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How to do ‘learning’ in practice


In July the Prime Minister confirmed that there is to be an independent inquiry into the UK’s handling of the Covid-19 pandemic, just not quite yet.

Health and care organisations too are starting to turn to what can be learned from their experiences over the past few months. The prospect of a ‘learning’ process can sometimes fill us with dread: there is the looming threat of blame or punishment (whether formal or otherwise); or the more demotivating experience of an after-the-fact account of what could have been done better with the benefit of hindsight.

But learning at its best can support groups and communities to begin to collectively process and recover from traumatic events, and provides a way of working that can motivate and guide our activities in response to whatever may come next. Research has shown that ‘learning’ is not just about formal moments of inquiry where we gather information and generate solutions to problems. Learning is an ongoing social process that is at work all the time in conversations between people. Who we’re speaking to and how we speak can have an impact on the quality of that learning.

Here are four things to pay attention to in order to cultivate a productive learning environment and point teams and systems in a positive direction for the future. (Boris, take note.)

Bear witness to people’s experiences

People need time to understand and process their own experiences of the pandemic so far, and to hear the experiences of others. People may have been facing a common set of challenges, but their experiences of those challenges will have been very different. Start out by just listening. Without judgement, without blame, or even coming up with ideas of how things might have been better. This requires leaders to create spaces that are safe enough for people to share their experiences and make themselves vulnerable without feeling at risk of negative consequences (however informal).

Pay attention to who you should be learning from and with, and how

Consider the mission or underlying purpose of your work. What does that mean for who you need to learn from? And for how you should be connecting with those people? The way that you organise your learning will affect the nature of your relationships, which will in turn influence what it is possible to achieve in the future. How might conversations and subsequent relationship be different if you start by sharing your own purpose and interest in learning, enquire about what will help others, and mutually agree a way of connecting?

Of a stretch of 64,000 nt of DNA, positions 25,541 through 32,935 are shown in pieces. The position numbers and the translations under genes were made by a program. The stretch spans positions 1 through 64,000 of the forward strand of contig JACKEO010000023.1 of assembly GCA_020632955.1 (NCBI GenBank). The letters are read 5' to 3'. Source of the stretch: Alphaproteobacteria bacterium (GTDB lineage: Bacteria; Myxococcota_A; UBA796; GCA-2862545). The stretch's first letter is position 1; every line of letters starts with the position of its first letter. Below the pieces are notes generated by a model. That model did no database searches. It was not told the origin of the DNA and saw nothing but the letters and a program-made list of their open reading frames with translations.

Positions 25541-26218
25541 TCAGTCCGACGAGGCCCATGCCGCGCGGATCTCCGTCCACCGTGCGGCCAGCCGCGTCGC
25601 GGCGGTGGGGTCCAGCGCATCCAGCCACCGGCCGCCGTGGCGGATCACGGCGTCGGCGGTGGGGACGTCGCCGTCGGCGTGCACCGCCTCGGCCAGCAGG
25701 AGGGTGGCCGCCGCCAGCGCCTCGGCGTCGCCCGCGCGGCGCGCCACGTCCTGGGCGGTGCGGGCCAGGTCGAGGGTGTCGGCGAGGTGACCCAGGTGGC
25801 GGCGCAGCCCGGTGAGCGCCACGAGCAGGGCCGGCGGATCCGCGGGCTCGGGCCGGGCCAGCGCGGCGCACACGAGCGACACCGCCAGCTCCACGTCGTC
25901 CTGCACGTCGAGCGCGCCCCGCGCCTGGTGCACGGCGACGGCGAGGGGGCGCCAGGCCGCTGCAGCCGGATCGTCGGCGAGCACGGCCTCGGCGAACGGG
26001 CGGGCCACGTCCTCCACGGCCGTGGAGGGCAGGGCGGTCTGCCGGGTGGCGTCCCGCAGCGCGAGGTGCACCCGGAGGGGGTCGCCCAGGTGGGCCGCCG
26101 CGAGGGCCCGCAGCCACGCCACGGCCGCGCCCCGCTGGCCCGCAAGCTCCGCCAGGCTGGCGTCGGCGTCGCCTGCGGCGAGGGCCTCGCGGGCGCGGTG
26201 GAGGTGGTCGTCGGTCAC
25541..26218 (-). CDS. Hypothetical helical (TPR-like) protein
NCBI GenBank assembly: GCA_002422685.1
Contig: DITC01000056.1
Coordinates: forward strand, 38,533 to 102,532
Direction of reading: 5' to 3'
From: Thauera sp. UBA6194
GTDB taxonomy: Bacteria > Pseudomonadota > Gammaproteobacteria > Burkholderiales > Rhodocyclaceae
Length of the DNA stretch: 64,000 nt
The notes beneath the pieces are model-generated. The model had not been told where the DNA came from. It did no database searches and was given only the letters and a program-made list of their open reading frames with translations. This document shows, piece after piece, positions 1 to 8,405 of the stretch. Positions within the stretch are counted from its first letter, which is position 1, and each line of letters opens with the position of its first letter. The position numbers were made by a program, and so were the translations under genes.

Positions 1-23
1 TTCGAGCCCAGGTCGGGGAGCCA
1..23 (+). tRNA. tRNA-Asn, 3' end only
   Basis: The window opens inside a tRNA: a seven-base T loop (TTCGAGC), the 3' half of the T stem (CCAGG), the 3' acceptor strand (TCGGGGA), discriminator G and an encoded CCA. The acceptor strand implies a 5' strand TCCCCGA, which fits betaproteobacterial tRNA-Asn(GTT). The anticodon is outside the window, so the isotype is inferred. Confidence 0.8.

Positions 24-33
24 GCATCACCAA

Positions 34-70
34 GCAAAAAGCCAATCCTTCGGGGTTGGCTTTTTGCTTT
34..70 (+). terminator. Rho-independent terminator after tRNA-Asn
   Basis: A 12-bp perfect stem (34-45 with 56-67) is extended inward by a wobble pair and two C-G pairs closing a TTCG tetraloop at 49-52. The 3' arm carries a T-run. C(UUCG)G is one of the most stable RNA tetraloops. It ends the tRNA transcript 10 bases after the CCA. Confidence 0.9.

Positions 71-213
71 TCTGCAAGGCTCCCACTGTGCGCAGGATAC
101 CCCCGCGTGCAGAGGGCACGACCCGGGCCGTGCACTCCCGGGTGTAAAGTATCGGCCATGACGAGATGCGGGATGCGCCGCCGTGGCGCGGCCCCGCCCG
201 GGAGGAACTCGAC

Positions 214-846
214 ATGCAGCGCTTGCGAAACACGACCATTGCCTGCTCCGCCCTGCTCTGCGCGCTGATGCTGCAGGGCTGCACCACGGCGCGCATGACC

Capitalise on the learning that is already happening in practice

A lot of the real learning that happens in teams and organisations, which enables them to adapt to changing contexts, happens through everyday work practices. People notice that what they’re doing no longer seems to generate the desired impact, and start to adjust what they do in response, sometimes without even being aware of it.

You don’t always need special sessions to share experiences. It can be more helpful to allocate space during a meeting to reflect how people are working together. This needs to be part of the routine and discipline of how people work together and make adjustments in real time.

Be seriously curious about the positives

It’s easy to focus in on what went wrong, and to pass over what went right, on the basis that it doesn’t need ‘fixing’. And yet it’s essential that you give full energy and attention to the positives in experiences. Not only because you need to understand how and why something went right to inform the next steps, but also because focusing on these areas will generate energy and motivation in yourself and colleagues. Ask: What went well? Why? When did you feel proud?

At a time when the only real certainty is uncertainty, attention and energy need to go into how to approach learning on an ongoing basis and embed it into ways of working. Learning cannot be something that happens only periodically when things go wrong. It is an essential technique for adapting to a continually shifting environment. It needs to become a part of the routine of normal ways of working. Learning needs to become a new way of being.

This article draws on insights from the literature on organisational learning, in particular the work of Donald Schon, Chris Argyris, Jean Lave, Etienne Wenger, Peter Senge and Amy Edmondson.

Leading through Covid-19

Short resources and shared experiences to offer some help in supporting leaders working in the NHS, social care, public health, local authorities and the voluntary and independent sector.

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